As to the £300 million, the right hon. Gentleman will remember—I do not know whether he does—that I said at the time that this was a largely speculative figure, and it has obviously been influenced in a downward direction by the reduction of the import charge from 15 per cent. to 10 per cent. The latest estimates are somewhere between £150 million and £200 million, as far as we can see from the figures available. Of course, what no one can judge, not even the right hon. Gentleman, I think—it is 497 not solely a matter of figures—is what influence this has had on our total import bill. We can only look at the total import bill and see from it that, whereas our total imports over the whole field, not in relation to the import charge alone, went up by £718 million throughout the whole of 1964, they have over the whole field gone up by only £24 million in the first nine months of this year. In that the import charge has played a considerable part in relation to the 30 per cent. of our total imports which are covered.
§ Mr. Lubbock
Will the Chancellor give us some information about the effect of the reduction of the surcharge from 15 per cent. to 10 per cent.? Does his statement now mean that in no circumstances could there be a further interim reduction to 5 per cent. between now and complete removal of the surcharge? Second, what criteria have to be satisfied for complete removal of the surcharge? Must we be in the black on our balance of payments before it is removed altogether?
§ Mr. Callaghan
As regards the last part of the hon. Gentleman's question, this must be a matter of judgment. It is the Government's desire to reduce and remove it. Turning to the first part of his question, there is nothing in what I have said which hinders a further reduction, if our economic progress warrants it, before November, 1966, assuming, of course, that the House gives us power to continue the charge over the next 12 months. But I should not care to give a definite statement now—I think that it would be wrong to do so—as to the exact circumstances in which the charge would be removed. I prefer to stand by what I said in my statement, "when we have corrected the imbalance of the economy and in our external payments".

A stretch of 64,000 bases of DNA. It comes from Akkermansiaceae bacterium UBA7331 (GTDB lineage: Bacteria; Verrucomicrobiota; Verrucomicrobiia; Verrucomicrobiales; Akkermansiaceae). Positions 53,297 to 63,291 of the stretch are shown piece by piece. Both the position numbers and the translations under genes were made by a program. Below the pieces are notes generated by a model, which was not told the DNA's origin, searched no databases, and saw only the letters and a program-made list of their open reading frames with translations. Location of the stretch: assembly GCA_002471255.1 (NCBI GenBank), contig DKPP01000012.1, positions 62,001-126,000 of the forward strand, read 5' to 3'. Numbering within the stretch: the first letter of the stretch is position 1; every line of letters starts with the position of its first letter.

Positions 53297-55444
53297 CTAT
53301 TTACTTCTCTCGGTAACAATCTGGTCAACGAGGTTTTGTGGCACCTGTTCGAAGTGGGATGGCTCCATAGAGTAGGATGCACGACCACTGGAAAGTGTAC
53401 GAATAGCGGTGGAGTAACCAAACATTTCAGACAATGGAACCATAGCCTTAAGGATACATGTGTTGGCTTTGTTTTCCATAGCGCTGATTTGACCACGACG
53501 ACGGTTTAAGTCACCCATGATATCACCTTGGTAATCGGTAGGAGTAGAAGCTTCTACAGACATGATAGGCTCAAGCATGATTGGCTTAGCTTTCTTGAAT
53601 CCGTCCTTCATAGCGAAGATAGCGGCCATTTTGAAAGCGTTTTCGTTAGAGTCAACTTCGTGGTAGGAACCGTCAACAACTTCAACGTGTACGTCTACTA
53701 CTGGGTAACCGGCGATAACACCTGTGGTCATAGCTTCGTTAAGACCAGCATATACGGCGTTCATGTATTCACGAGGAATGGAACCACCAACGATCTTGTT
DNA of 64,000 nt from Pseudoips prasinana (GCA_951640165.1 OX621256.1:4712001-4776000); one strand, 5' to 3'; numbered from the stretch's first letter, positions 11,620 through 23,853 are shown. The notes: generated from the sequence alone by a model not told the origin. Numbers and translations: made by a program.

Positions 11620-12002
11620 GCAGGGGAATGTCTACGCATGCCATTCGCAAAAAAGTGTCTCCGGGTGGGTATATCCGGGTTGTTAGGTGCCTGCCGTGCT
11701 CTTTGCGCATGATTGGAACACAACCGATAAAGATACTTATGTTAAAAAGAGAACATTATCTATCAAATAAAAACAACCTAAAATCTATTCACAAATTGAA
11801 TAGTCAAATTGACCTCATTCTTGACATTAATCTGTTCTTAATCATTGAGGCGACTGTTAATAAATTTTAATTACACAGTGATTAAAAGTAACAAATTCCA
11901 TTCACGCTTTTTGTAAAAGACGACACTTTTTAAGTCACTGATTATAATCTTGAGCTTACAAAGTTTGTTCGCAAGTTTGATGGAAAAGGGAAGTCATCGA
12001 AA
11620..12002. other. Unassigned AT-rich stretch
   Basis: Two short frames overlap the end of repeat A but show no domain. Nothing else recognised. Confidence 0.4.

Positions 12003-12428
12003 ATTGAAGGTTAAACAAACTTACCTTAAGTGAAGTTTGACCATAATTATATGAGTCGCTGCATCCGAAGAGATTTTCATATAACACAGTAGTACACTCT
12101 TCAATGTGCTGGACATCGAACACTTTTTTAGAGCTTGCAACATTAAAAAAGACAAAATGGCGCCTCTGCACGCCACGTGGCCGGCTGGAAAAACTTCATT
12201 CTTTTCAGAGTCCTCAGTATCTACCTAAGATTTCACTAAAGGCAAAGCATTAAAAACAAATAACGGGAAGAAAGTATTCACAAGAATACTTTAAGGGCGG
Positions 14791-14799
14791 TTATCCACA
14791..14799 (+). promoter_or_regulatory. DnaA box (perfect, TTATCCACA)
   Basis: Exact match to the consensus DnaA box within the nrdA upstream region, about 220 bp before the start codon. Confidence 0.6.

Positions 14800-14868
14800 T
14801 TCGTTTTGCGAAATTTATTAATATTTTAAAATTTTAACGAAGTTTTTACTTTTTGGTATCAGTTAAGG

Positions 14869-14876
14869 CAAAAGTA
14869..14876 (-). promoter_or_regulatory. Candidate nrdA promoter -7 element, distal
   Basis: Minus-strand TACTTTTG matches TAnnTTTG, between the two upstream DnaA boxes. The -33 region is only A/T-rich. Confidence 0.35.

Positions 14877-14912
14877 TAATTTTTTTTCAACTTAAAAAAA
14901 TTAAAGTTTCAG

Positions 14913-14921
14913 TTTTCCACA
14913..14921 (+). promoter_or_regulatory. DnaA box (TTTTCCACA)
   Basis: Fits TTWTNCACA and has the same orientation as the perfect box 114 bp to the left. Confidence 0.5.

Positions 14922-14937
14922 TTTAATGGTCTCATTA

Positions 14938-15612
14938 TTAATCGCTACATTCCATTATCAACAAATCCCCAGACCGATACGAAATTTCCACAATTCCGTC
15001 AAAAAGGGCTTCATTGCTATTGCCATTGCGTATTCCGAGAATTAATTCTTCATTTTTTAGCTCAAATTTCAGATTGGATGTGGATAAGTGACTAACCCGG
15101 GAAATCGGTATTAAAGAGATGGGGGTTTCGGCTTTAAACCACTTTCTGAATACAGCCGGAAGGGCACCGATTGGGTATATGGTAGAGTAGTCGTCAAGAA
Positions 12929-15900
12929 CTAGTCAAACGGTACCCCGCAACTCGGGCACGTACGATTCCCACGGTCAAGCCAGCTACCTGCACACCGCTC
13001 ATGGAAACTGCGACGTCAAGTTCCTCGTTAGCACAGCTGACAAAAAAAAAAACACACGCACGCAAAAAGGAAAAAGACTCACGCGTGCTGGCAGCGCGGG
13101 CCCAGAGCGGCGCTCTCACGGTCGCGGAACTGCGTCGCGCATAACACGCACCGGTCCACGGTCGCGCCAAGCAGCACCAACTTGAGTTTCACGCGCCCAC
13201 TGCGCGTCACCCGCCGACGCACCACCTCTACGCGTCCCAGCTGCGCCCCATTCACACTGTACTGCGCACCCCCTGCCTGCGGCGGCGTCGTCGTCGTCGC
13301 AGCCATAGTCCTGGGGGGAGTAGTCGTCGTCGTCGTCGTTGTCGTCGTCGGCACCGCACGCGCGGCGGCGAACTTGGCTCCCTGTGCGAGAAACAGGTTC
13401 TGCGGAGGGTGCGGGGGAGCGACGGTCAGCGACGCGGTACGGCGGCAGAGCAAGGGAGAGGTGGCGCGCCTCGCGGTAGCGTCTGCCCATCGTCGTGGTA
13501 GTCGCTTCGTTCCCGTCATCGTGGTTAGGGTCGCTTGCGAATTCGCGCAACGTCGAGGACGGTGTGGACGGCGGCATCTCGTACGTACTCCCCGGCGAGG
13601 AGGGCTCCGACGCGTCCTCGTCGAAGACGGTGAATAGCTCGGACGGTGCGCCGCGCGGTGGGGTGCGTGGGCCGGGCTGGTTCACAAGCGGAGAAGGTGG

§ Mr. Lubbock
Will the Chancellor reply to my first question about the reduction from 15 to 10 per cent.?
§ Mr. Callaghan
The reduction from 15 to 10 per cent. affected in a downward direction the original estimate I made, but this is not a field in which one can give a precise estimate, because one does not know how many imports have been literally stopped altogether. It is not wholly a matter of raising revenue.
§ Mr. Peter Emery
Does not the Chancellor of the Exchequer recall that both he and the President of the Board of Trade on many occasions have referred to this surcharge as temporary? Does he recall also that Members of Parliament on both sides, at meetings of E.F.T.A. Parliamentarians, have defended the Government's position by taking as true the statements made by the Chancellor and the President of the Board of Trade that this is temporary? What does he now mean by the word "temporary"? Is not this another illustration of the Government's saying one thing and doing another?
§ Mr. Callaghan
It is for the House, during the next few weeks, to decide whether to give the Government power to continue the import charge. It is in the hands of the House, and to that extent it is clearly a temporary matter. If the Opposition choose to vote against the import charge, they will no doubt do so. As regards the legislation itself, this expires 12 months from now, and therefore the meaning of the word "temporary"—the hon. Gentleman can take what definition he likes—must be that it cannot go on beyond a year from now unless fresh legislation is introduced.